A Bump in the Road for the Sox

Paul Konerko, 37, is getting up there in age, and his decline in play has been a factor in the White Sox’s poor season.

Image from Wikimedia Commons.

Nicole Kappelman, Assistant Sports Editor

When former Chicago White Sox player Robin Ventura came on board as manager in 2012 to take over after the horrible job done by former skipper Ozzie Guillen, the future seemed bright for the Sox. And it was… up until this year.

Now, with the 2013 season coming to a close, the Chicago White Sox have accomplished one thing this season: successfully obtaining a losing record.

The Sox have not only succeeded in losing, but plummeting ticket sales as well. It seems that no matter what efforts are made, fans cannot be attracted anymore. Add that problem to an unsuccessful and unsatisfying season so far, and the future looks a little unstable for now.

Being a Sox fan, you can imagine my frustration as my team seems to be continually failing this year, both on and off the field. Despite players being added left and right, hope for the younger generation seems somewhat unknown. The most recent additions and departures have proven that an inconsistent lineup is evident both in the field, on the mound and at the plate.

Fallen expectations and disappointment led to the trade of pitcher Jake Peavy to Boston.  Add in the loss of outfielder Alex Rios, and it’s become clear that at least a semi-rebuild has begun for the South Siders.

Not only have they lost players to other teams, but it seems a couple have been lost to old age as well. Don’t get me wrong, Paul Konerko is one of my favorite players on the team and has been ever since I was a little girl. After the 2010 campaign, Pauly sported a .310 batting average and since then, his average has continued to sink, being just shy of .250 this past season. Now, maybe it’s been just a little speed bump, as every player seems to go through that, but if you ask me, it appears age is beginning to catch up with the cleanup hitter. At 37 years old, Konerko is the last remaining player from the 2005 World Series team. He has not only been the image for the Sox, but also a staple to the team. As a captain and one of the key players in the lineup (usually), it seems this year did not go in Pauly’s favor unfortunately, and as he has declined, so has the rest of the ball club.

The second player on the decline, or at least one who has been since he arrived in Chicago, is Adam Dunn. After 13 years in the MLB, Dunn’s most impressive (or not so impressive) number seems to be the amount of strikeouts, which stand out from all other statistics in his career − 2,193. That’s almost twice the amount of hits he’s accumulated. Just for reference, Konerko only has 1,327 strikeouts after 17 years of playing; what a difference between the two power hitters. One might wonder how Dunn has not only stayed on the team, but just in the league for so long.

It’s so bad, in fact, that when I was at a game over the summer, not only were the Detroit Tiger fans predicting what the outcome of Dunn’s at-bat would be, but he even had fans from his home team rooting against him and booing him. Needless to say, he doesn’t appear to be a Chicago favorite, or anyone’s favorite for that matter. The fans’ reactions and opinions don’t seem to bother Ventura, though, as he has not given up on Dunn and continues to put him in the lineup and at first base.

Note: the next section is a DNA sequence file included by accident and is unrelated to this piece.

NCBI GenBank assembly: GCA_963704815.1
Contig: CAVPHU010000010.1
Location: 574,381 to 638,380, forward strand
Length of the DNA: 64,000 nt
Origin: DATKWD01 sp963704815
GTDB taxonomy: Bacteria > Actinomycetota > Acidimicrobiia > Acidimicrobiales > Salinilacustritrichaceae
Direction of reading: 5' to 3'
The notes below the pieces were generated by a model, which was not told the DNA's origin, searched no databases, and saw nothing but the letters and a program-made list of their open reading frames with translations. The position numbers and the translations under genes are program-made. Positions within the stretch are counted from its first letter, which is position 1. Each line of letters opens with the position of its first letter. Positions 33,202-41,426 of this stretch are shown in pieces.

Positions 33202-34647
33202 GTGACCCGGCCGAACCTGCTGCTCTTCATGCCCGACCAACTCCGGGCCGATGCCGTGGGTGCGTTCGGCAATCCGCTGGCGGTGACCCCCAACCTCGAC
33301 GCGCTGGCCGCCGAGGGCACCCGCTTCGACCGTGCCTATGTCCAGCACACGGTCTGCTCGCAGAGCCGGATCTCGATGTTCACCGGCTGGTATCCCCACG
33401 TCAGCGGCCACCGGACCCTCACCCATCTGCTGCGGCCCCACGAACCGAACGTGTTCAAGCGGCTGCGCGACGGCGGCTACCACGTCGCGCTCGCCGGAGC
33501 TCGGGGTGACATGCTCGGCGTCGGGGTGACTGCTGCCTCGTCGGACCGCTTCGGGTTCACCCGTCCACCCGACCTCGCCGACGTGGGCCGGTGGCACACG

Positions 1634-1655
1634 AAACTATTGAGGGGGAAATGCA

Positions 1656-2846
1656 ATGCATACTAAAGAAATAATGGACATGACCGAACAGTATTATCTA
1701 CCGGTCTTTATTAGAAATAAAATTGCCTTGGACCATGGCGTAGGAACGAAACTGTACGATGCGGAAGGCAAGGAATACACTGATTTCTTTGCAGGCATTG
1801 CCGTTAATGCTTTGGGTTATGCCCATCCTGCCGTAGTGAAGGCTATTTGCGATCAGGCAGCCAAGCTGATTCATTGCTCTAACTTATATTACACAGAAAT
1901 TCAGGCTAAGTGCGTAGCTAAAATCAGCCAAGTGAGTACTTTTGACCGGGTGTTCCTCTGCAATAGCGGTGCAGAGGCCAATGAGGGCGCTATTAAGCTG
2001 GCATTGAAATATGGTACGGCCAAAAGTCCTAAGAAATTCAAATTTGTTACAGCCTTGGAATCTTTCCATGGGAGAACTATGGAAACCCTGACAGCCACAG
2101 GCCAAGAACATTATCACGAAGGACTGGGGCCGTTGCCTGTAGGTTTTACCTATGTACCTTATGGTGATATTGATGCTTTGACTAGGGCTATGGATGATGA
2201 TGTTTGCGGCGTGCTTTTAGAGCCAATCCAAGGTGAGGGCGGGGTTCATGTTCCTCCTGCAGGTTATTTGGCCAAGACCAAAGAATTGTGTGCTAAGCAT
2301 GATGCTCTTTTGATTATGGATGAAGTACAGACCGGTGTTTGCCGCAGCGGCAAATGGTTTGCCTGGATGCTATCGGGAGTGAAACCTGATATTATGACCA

The one thing going for Dunn, however, is his slight improvement this year, which has actually been one of the few positives for the Sox in 2013. He has significantly decreased the number of strikeouts he had from last year, going from 222 strikeouts in 2012 to just 162 so far this season. I think most would vouch that he’s gotten better. While this seems like a personal goal for Dunn, one conclusion can be made by Dunn’s progress: The number of strikeouts have lessened, and remarkably, his batting average has gone up from .204 last year to .224 this season. Not a huge improvement, I know, but hey, it’s better than nothing.

The only other positive for the Sox this season has been the influx of younger players.  The hope for the new and promising talent seems stronger than ever, at least for me. It seems that at this point any new ideas and talent the Sox can get would be just the smallest step in moving forward.

One bright spot has been the youngster acquired from the Peavy trade with Boston.  Avisail Garcia, a player considered to be a “jack-of-all-trades,” is a rookie who has performed bconsistently in every game and is currently sporting a [insert BA] batting average in just [insert number of games] games played since being acquired by Chicago.  It seems that (fingers crossed) the addition of Garcia will be the future for the Sox, and he is clearly something they really need right now.

Despite a couple of positives, this season hasn’t exactly gone the way that Sox fans had hoped it would.  One bad year won’t keep away fans, though, and while everyone dreams of making it to October, it sadly isn’t in the cards for the Sox this season. Then again, it’s still better than being a Cubs fan and the continuous disappointment they’ve been faced with for the past 104 years.

Nicole Kappelman
Nicole Kappleman is the sports editor for the Flyer.

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